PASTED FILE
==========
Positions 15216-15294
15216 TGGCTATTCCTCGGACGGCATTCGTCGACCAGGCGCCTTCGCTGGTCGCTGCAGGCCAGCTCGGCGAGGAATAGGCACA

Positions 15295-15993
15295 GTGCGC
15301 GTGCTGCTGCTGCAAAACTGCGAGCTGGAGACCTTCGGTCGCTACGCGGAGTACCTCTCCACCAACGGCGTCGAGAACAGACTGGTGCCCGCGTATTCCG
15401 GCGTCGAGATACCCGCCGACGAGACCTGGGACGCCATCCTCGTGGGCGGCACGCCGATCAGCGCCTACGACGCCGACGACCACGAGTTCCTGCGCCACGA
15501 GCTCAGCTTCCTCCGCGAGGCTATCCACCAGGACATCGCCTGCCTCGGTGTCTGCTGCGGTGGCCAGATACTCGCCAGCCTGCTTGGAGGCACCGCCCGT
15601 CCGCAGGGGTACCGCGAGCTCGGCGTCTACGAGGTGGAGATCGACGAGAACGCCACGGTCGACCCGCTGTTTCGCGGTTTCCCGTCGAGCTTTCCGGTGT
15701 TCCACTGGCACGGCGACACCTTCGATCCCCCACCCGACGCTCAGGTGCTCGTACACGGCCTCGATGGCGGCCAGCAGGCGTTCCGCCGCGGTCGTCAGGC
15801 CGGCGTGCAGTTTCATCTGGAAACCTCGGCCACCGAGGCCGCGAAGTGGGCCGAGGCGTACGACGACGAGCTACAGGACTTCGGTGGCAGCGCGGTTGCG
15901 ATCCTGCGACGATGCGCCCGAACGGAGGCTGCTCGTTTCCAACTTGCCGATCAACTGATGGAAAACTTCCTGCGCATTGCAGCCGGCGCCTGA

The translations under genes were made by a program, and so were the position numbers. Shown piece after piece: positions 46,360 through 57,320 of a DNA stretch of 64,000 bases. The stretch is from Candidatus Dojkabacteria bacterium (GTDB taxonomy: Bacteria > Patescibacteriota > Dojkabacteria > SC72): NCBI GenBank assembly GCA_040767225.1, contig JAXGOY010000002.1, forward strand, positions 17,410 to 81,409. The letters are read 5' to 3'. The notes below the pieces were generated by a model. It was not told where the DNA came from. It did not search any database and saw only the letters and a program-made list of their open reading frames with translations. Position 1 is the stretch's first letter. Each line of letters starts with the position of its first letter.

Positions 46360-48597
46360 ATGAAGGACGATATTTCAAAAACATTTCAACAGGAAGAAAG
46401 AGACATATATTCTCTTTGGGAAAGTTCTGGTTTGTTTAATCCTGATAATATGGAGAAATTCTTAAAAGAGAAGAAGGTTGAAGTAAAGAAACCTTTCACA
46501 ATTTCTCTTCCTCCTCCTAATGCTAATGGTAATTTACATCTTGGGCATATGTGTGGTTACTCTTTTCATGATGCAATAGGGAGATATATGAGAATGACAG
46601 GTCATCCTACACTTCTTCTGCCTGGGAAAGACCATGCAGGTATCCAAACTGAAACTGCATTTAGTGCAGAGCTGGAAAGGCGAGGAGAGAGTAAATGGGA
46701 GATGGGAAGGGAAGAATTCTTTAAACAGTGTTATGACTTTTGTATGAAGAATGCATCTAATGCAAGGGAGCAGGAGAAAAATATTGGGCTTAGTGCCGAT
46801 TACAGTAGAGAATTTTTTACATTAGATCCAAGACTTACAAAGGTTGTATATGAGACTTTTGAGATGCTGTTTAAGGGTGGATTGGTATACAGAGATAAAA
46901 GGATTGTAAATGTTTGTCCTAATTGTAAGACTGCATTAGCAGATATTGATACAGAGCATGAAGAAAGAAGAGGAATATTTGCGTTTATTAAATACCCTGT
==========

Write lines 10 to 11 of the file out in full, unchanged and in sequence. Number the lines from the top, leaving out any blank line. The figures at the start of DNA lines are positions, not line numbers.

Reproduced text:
15801 CGGCGTGCAGTTTCATCTGGAAACCTCGGCCACCGAGGCCGCGAAGTGGGCCGAGGCGTACGACGACGAGCTACAGGACTTCGGTGGCAGCGCGGTTGCG
15901 ATCCTGCGACGATGCGCCCGAACGGAGGCTGCTCGTTTCCAACTTGCCGATCAACTGATGGAAAACTTCCTGCGCATTGCAGCCGGCGCCTGA